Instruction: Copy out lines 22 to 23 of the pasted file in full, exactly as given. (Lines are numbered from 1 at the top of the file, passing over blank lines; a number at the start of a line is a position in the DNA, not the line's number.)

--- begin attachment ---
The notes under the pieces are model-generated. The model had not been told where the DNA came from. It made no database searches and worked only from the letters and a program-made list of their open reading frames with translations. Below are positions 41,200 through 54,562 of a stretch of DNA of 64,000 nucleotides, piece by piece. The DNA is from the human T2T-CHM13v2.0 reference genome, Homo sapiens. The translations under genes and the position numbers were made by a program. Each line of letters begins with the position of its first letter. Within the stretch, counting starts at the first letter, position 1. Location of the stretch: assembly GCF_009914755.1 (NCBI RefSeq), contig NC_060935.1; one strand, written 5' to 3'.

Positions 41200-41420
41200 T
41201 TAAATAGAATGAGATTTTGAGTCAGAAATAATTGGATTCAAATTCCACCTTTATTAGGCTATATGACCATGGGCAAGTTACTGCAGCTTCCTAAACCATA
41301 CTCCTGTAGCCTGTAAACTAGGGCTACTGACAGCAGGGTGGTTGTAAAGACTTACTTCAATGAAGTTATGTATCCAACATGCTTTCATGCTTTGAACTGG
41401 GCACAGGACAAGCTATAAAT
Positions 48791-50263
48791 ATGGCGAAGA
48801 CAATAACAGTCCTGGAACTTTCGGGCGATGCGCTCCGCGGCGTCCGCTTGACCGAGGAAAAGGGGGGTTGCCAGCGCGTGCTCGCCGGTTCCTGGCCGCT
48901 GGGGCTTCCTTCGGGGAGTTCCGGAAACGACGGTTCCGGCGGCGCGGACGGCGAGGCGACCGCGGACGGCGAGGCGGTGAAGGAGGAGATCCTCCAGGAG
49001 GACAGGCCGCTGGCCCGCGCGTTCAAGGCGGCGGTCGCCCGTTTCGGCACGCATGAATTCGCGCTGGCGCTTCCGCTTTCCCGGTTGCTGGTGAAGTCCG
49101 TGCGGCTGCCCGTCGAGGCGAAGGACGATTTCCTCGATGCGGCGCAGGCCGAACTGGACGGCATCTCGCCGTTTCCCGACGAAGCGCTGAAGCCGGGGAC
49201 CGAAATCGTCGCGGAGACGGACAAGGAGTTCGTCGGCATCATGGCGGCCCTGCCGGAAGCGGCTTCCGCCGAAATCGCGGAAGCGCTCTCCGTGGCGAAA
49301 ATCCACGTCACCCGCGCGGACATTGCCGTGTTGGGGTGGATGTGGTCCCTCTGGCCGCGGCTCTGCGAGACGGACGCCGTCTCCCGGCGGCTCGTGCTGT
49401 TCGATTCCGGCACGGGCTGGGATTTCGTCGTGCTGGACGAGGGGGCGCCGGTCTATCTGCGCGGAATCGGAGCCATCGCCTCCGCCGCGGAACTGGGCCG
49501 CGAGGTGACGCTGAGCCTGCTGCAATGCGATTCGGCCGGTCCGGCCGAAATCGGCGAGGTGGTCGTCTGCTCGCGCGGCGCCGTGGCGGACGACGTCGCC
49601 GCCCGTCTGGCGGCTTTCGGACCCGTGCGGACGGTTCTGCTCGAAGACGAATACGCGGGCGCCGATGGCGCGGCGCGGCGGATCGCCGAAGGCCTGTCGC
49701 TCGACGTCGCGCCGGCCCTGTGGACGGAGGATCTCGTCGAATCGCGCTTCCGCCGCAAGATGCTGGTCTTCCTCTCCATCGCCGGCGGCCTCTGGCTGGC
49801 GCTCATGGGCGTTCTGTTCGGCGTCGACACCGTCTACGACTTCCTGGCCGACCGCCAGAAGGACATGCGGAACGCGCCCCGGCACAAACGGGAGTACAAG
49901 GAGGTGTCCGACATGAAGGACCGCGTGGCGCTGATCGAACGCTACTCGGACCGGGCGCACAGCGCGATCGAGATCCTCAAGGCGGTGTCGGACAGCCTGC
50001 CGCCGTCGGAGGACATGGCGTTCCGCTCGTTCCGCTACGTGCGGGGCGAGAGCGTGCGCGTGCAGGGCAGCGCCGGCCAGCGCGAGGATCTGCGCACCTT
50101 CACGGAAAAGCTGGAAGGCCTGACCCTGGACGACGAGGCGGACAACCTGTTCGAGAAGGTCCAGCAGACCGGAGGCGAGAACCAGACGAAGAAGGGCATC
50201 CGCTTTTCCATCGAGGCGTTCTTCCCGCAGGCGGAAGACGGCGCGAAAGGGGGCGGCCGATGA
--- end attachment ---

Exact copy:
50101 CACGGAAAAGCTGGAAGGCCTGACCCTGGACGACGAGGCGGACAACCTGTTCGAGAAGGTCCAGCAGACCGGAGGCGAGAACCAGACGAAGAAGGGCATC
50201 CGCTTTTCCATCGAGGCGTTCTTCCCGCAGGCGGAAGACGGCGCGAAAGGGGGCGGCCGATGA